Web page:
Related Content: 

Albert Camus Explains Why Happiness Is Like Committing a Crime—”You Should Never Admit to it” (1959)

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Josh Jones is a writer and musician based in Durham, NC. Follow him at @jdmagness

Arnold Schwarzenegger Reflects on the Parallels Between Trumpism & Nazism, and How We Can Save Our Democracy

He grew up in the ruins of World War II–the ruins created by the Nazism and its ideological commitment to conspiracy theories, violence and white supremacy. Based on that formative experience, the former Republican governor offers his take on this week’s coup attempt in Washington: “Being from Europe, I’ve seen how things can spin out of control… We must be aware of the dire consequences of selfishness and cynicism. President Trump sought to overturn the results of an election, of a fair election. He sought a coup by misleading people with lies. My father and our neighbors were also misled with lies, and I know where such lies lead.” To avoid a similar fate, we must hold the conspirators accountable, find public servants who will serve higher ideals, and, most importantly, “look past ourselves, our parties and our disagreements, and put our democracy first.” Amen Arnold.

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Umberto Eco Makes a List of the 14 Common Features of Fascism

Hannah Arendt Explains How Propaganda Uses Lies to Erode All Truth & Morality: Insights from The Origins of Totalitarianism

Mayhem Inside the Capitol: 40 Minutes of Footage

Reporter Ryan Lizza writes: “I don’t think I fully understood what happened Wednesday until I watched this video. It’s long and includes the shooting of one of the rioters, but you will have a new appreciation of the demented psychology coursing through this mob.” This is the insurrection that Donald Trump, Ted Cruz, Josh Hawley, Mo Brooks and others incited and cheered on. They’ll hopefully pay a steep price.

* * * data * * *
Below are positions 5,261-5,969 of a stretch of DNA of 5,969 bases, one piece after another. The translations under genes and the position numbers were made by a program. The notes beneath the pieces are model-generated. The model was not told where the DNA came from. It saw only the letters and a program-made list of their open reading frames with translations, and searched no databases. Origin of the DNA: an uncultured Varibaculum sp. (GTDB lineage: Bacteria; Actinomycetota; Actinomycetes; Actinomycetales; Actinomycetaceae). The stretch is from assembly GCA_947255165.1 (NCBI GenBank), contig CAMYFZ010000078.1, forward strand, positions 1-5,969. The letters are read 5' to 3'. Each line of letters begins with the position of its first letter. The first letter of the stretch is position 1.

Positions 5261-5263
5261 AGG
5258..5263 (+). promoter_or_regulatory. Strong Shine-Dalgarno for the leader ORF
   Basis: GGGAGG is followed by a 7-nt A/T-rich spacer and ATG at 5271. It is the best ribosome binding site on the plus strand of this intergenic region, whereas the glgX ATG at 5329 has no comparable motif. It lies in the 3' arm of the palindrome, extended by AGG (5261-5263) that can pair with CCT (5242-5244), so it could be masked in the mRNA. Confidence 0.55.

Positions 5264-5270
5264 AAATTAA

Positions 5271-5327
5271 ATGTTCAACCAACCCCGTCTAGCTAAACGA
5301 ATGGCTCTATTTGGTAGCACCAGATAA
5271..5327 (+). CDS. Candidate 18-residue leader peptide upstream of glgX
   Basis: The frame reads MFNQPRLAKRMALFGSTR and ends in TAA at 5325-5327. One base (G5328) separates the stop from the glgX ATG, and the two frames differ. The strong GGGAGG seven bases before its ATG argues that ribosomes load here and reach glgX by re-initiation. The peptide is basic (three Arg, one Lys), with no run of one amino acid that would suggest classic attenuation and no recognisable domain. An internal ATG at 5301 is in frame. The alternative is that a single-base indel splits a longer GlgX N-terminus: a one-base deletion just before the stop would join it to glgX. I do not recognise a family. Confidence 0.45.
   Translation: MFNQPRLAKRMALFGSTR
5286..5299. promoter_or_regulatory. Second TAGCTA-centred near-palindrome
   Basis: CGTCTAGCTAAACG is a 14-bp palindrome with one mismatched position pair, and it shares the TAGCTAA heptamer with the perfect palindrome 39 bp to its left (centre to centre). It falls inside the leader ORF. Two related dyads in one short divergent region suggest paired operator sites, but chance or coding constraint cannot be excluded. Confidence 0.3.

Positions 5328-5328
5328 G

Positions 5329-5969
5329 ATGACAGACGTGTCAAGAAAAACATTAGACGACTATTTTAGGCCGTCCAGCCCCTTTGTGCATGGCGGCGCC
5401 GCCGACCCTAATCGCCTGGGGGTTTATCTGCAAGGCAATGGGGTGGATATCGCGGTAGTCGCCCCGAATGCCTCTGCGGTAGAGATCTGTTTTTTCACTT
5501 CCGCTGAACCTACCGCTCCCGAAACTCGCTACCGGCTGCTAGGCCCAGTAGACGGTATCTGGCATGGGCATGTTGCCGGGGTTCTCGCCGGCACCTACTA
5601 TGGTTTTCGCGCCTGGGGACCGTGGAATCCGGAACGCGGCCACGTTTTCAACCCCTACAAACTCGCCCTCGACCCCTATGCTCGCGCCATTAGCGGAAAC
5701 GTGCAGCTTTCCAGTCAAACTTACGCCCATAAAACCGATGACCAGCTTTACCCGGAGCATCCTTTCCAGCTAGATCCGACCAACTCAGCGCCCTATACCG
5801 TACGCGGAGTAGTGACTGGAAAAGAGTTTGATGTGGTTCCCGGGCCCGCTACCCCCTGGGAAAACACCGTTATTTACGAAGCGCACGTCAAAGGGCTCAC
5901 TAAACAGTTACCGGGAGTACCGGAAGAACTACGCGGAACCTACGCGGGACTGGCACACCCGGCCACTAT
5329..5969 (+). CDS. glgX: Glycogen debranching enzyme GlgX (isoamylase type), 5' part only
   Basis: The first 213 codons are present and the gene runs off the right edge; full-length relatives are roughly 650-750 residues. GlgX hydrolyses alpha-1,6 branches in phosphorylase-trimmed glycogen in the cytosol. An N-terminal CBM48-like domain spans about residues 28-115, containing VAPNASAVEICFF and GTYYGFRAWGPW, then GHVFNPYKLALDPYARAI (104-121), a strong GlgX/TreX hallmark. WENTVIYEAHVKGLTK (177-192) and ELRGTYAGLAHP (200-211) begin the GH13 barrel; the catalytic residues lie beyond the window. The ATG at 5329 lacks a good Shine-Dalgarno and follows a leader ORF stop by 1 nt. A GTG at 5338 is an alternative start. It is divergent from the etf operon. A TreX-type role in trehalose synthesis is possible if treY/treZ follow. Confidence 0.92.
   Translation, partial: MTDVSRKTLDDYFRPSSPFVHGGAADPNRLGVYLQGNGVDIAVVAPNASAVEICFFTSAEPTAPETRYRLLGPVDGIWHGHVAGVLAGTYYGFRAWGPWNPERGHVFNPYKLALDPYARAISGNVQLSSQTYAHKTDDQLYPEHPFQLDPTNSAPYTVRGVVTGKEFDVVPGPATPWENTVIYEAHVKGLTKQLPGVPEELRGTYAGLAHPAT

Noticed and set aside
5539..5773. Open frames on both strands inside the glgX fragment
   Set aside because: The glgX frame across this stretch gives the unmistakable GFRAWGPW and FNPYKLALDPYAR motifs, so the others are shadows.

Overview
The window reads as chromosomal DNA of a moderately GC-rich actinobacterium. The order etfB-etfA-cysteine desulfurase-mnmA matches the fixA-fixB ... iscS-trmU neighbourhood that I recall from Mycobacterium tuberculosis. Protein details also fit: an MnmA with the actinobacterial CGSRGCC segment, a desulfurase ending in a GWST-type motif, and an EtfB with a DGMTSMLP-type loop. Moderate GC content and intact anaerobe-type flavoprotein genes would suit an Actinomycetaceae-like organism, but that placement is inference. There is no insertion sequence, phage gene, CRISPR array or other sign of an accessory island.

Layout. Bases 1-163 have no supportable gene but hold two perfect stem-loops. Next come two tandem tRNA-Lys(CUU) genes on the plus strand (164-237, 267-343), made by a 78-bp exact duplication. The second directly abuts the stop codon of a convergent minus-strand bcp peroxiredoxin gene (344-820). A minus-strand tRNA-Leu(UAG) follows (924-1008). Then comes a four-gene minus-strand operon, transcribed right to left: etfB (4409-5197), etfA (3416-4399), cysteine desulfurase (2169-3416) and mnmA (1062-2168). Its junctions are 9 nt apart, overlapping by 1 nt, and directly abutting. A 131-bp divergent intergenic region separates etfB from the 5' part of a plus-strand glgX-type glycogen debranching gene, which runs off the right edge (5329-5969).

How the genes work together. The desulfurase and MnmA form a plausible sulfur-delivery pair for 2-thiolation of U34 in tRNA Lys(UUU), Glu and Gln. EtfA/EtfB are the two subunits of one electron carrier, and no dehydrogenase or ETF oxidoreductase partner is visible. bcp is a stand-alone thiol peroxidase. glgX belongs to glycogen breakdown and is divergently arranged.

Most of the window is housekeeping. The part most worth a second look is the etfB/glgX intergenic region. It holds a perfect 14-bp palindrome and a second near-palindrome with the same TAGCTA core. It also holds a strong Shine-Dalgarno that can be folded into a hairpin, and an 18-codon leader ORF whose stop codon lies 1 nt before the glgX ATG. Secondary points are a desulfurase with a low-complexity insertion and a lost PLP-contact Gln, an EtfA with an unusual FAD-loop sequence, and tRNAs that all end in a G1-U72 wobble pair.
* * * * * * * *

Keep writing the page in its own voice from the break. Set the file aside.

Warning: The shooting of the rioter is shown at the beginning, and again at the end–except the footage at the end is graphic and not greyed out.

For more sobering footage, watch the report from ITV News Washington Correspondent Robert Moore. And this segment, “Must-see new video shows Capitol riot was way worse than we thought.”

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Umberto Eco Makes a List of the 14 Common Features of Fascism

Yale Professor Jason Stanley Identifies 3 Essential Features of Fascism: Invoking a Mythic Past, Sowing Division & Attacking Truth

Hannah Arendt Explains How Propaganda Uses Lies to Erode All Truth & Morality: Insights from The Origins of Totalitarianism

The 25th Amendment: An Introduction

Read along with the text of the 25th Amendment online here. And get some background from the Constitution Center here, and Vox’s explainer here.

Antonio Gramsci Writes a Column, “I Hate New Year’s Day” (January 1, 1916)

I want every morning to be a new year’s for me. Every day I want to reckon with myself, and every day I want to renew myself. No day set aside for rest. I choose my pauses myself, when I feel drunk with the intensity of life and I want to plunge into animality to draw from it new vigour.

“Everyday is like Sunday,” sang the singer of our mopey adolescence, “In the seaside town that they forgot to bomb.” Somehow I could feel the grey malaise of post-industrial Britain waft across the ocean when I heard these words… the dreary sameness of the days, the desire for a conflagration to wipe it all away….